Addictions: Are Some More Acceptable Than Others?

Much has been made of President Obama’s attempts to quit smoking. The response has been sympathy – it’s a hard addiction to break. But suppose he had another addiction – say alcoholism, or binge eating or pill popping. People wouldn’t have been nearly as sympathetic, indeed having one of those addictions would almost certainly weaken your chances of being elected to any office.

The two most common addictions in our society are smoking and alcoholism. Both are legal addictions, are expensive, cause untimely and painful deaths and hurt families. But with smoking, the blame is placed entirely on the tobacco companies for selling their “evil” weed, and almost no blame is attached to the individual for taking up the habit, whereas with alcoholism, the blame is placed squarely on the individual for not exercising control.

Part of this is historical – smokers in the 1950’s and 60’s were told that there was no health risk to smoking, and that it could even be good for you, and they were not given the chance to weigh up the risk before the addiction commenced. However, since the 1990’s, governments everywhere have been warning about the health dangers. In the UK, cigarette packets come with the words “Smoking Kills” in giant black letters on the front of the packet. Tax on cigarettes has also been increased to eye-watering levels and television advertising of tobacco is banned. Yet still people take up smoking, though they can’t be unaware of the risks, and still no blame is attached to the individual for starting up the habit.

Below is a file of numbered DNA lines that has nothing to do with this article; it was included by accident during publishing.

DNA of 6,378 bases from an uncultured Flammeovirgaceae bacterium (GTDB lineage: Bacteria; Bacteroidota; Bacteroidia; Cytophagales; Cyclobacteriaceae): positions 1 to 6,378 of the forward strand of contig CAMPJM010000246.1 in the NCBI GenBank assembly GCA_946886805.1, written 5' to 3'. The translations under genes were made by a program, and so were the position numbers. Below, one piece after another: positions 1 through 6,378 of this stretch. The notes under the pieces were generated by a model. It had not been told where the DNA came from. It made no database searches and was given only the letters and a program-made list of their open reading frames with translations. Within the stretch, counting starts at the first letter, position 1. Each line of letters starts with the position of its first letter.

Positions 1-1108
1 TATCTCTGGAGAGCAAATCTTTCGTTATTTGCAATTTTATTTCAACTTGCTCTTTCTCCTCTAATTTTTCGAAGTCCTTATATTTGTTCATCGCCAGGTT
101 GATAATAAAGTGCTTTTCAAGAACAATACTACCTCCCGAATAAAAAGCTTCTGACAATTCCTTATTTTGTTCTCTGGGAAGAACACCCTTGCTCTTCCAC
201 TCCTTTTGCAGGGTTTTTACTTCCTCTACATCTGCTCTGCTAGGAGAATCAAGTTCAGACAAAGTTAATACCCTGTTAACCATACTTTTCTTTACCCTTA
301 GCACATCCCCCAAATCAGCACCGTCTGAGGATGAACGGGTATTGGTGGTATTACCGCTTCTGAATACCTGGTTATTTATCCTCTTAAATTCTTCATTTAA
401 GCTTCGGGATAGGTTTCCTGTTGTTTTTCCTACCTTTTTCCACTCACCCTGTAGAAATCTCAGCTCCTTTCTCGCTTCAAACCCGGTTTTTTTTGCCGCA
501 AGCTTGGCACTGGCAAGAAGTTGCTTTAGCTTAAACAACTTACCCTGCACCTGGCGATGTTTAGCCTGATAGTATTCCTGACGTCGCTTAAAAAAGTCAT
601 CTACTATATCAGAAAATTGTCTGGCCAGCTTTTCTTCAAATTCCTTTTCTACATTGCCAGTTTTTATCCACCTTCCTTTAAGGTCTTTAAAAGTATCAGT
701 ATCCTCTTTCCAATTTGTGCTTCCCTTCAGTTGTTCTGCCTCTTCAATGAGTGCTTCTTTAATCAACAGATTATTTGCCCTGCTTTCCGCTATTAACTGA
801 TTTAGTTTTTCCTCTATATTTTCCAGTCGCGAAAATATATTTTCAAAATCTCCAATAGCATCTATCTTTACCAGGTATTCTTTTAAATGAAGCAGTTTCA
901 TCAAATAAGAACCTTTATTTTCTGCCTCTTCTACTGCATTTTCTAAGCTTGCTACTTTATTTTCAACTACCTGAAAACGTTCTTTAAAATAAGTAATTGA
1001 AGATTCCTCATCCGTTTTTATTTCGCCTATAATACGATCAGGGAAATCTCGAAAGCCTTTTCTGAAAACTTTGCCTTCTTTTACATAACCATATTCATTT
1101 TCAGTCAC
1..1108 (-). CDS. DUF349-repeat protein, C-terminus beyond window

With alcohol by contrast, people addicted are labelled as “drunks” and it is very rare to find a public person who will admit they have a problem with drink. They only confess what has happened to them after they have conquered the habit and are now “dry”. A lot of this is down to the fact that alcohol in moderate quantities is harmless, and can even be good for you. The winemakers are clearly not plying an “evil” trade. So it is easier to focus on the responsibilities of the individual to control themselves and not take their habit to excess. Nic salts are substances that make you get addicted to cigarette smoking. Hence, it is important to avoid things that come complimentarily with smoking. Drinking alcohol is one of tose so it is really important to be mindful of your actions.

When it comes to breaking habits, it’s all down to the individual. You can get help and advice on how to quit smoking from the NHS Smoking website, and advice on alcoholism from the NHS alcohol misuse page. But it would be easier all round if society stopped excusing individuals and put equal pressure on the individual to take ownership of their problem and make the attempt to seek help, whether the addiction is smoking or alcohol .

About Clara

Clara Martin is a social media strategist and a content editor. She likes to cover business, finance and investments. She is currently managing In Trona Ut.

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